I’ve had a number of jobs where time tracking was required, usually because the time was on-billed to a final customer. In these cases, managers were often keen to see as many hours as possible recorded as billable, even if time being spent was a business overhead. As I type that last sentence, I realise it’s probably a topic for another discussion that focuses on ethics! It was in my current job, with a view to improving my ‘leanness’ and stop myself working so many extra hours, that I started collecting data around what I was working on. Yes, I chose to add time-tracking to my day!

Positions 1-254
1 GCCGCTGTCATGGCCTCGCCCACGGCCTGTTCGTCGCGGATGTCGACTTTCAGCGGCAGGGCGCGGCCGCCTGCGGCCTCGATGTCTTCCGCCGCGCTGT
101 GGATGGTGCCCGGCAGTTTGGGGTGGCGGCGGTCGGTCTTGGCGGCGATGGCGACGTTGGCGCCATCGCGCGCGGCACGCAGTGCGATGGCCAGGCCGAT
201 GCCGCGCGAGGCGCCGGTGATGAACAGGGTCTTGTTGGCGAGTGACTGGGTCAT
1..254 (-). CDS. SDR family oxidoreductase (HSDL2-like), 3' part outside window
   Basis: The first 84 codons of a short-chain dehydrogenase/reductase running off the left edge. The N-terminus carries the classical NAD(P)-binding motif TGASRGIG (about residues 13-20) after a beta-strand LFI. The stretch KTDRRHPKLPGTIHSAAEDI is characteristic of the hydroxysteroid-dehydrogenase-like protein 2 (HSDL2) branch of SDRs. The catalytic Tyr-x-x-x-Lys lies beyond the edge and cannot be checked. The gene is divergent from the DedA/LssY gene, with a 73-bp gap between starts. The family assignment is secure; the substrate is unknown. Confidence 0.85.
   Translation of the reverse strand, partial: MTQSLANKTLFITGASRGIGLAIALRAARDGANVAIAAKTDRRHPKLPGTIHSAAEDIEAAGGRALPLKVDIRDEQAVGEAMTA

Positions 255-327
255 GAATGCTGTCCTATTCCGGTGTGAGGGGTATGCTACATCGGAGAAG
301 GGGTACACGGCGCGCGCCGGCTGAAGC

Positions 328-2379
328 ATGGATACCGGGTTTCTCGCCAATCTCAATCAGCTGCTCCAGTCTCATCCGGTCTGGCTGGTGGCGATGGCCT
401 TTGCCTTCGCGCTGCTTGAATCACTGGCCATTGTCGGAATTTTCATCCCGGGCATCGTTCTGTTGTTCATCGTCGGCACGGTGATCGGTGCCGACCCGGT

Those of us in IT managed services operate, live and work in a world surrounded by huge — often cloud-based — third-party systems which, by their internal nature, are opaque to both users and to each other. While these often unintegrated systems hold vast amounts of data, the UI, authentication, authorisation and logging of each varies wildly. We (generators of the data) and our clients (owners of the data) have little influence on how these systems integrate and little ability to apply business rules to the data. Yet, it is exactly this integration that is necessary to realise productivity efficiencies in the IT MSP industry, to provide opportunity for improved service outcomes to the end-customer.